Student uses Google to track drug-trafficking gangs
A Mexican working on her PhD at Harvard University's Department of Government has developed an algorithm that uses Google's search engine to track the activity, movement and "modus operandi" of drug cartels in her homeland.india Updated: Nov 09, 2012 12:47 IST
A Mexican working on her PhD at Harvard University's Department of Government has developed an algorithm that uses Google's search engine to track the activity, movement and "modus operandi" of drug cartels in her homeland.
Viridiana Rios, who was assisted on the project by Michele Coscia, a fellow at Google and the Harvard Kennedy School's Center for International Development, told EFE that the automated search algorithm allows them to conduct mass searches on criminal gangs in Google's news aggregator.
She said one of their programme's advantages is that it uses publicly available information that otherwise would be lost amid the vast volume of news and data on the subject.
In the abstract of their article published Oct 23 and titled "How and Where Do Criminals Operate? Using Google to Track Mexican Drug Trafficking Organizations", they explain that they use "unambiguous query terms" to exploit "indexed reliable sources such as online newspapers and blogs".
The tool allows them to "obtain quantitative information about the mobility and modus operandi of criminal groups, information that would otherwise require the operation of large-scale, expensive intelligence exercises to be obtained", the abstract says.
"If lack of data was once a research problem, now there are so many sources ... both digital and analog, that reading, classifying, filtering and navigating through this massive quantity of data is a problem," Rios told EFE.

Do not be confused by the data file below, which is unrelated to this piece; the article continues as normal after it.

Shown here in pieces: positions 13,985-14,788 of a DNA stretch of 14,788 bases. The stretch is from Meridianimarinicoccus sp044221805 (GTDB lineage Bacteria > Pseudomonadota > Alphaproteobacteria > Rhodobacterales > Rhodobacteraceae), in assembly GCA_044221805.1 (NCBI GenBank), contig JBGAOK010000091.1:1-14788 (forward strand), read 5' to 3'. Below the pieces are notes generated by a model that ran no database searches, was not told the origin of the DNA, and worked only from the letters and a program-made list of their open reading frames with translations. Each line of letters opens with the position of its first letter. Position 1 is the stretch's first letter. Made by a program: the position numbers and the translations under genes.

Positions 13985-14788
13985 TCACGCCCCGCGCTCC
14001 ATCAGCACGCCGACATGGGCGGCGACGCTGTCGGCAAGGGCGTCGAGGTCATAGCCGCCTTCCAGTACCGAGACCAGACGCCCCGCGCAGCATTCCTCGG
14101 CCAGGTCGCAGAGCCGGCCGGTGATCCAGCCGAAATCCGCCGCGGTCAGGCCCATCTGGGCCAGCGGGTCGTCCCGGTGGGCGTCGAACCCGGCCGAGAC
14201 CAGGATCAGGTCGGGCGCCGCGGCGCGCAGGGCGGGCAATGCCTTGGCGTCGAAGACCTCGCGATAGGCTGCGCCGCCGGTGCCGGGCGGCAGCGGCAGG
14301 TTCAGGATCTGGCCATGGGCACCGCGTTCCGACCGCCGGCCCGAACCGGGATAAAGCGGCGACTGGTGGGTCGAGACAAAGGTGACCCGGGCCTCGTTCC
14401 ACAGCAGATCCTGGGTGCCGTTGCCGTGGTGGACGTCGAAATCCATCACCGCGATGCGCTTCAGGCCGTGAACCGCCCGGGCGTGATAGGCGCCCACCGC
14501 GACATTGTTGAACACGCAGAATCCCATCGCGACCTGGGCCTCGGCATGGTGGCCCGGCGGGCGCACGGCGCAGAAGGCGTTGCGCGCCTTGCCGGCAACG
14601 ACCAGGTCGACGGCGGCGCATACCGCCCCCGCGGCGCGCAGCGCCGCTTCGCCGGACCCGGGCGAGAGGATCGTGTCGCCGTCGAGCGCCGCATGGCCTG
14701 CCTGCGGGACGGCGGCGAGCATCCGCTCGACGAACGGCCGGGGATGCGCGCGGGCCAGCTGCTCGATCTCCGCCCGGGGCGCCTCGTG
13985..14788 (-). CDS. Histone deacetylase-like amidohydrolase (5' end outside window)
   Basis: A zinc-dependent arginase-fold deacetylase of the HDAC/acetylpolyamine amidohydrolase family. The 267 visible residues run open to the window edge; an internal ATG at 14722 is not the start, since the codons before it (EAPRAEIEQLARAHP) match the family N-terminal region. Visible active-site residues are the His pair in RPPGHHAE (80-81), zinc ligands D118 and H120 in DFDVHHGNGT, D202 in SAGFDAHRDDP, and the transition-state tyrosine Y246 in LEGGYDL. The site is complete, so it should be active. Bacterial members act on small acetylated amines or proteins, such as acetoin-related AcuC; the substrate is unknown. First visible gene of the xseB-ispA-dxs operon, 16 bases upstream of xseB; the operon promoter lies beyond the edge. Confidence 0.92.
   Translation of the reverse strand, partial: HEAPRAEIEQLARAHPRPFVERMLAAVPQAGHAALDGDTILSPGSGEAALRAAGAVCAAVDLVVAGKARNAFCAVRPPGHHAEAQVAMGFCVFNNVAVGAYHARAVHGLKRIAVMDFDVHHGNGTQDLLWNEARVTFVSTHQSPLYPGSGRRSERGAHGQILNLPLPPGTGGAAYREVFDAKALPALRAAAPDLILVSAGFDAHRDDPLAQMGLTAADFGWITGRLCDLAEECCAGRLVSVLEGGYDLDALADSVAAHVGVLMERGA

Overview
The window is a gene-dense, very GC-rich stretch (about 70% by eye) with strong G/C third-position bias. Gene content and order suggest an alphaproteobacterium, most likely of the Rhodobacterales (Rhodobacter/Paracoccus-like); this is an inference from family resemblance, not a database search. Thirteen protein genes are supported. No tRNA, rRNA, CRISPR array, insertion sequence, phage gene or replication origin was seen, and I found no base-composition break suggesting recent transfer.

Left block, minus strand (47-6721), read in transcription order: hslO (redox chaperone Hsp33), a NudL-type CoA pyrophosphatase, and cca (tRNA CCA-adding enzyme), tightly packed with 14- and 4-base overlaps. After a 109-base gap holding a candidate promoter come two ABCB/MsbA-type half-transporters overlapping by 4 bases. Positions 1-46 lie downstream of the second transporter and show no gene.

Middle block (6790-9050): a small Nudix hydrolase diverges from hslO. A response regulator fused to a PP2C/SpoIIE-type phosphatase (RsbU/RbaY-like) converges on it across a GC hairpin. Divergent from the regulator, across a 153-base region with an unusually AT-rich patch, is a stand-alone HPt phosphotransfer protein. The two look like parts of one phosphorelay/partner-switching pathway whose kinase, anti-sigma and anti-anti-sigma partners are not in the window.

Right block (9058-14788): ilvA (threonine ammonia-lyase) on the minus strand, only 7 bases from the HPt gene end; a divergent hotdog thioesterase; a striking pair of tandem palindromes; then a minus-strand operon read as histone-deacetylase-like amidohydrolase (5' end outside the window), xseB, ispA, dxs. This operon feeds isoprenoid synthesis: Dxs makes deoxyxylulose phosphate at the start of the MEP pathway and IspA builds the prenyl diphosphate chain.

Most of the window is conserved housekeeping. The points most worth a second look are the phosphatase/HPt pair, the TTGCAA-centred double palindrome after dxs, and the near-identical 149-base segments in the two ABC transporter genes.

With the tools she and Coscia have developed, two people are able to read everything that has been published on the topic from 1990 to the present.
"My interest as a Mexican in developing these tools is to help the country. I want to serve. I'd like to use the tools developed at Harvard to support Mexico's growth," Rios said.
Rios' other published articles include "Why Did Mexico Become So Violent? A Self-Reinforcing Violent Equilibrium Caused by Competition and Enforcement".
Drug-related violence, according to that article, "can be understood as the result of two factors: (a) homicides caused by traffickers battling to take control of a competitive market, and (b) casualties and arrests generated by law enforcement operations against traffickers".
The number of homicides in Mexico officially classified as drug-related skyrocketed from 8,901 in 2001-2006 to 41,648 from Dec 1, 2006 to June 30, 2010.
"The escalation of drug-related violence within Mexico is a puzzle. The country had long been a supplier of illegal drugs without this business causing any significant violence," the article notes.
Rios said her interest in the subject stems from her work at Mexico's federal Social Development Department, where she became aware of how an increase in the incidence of kidnappings and extortion affects low-income people.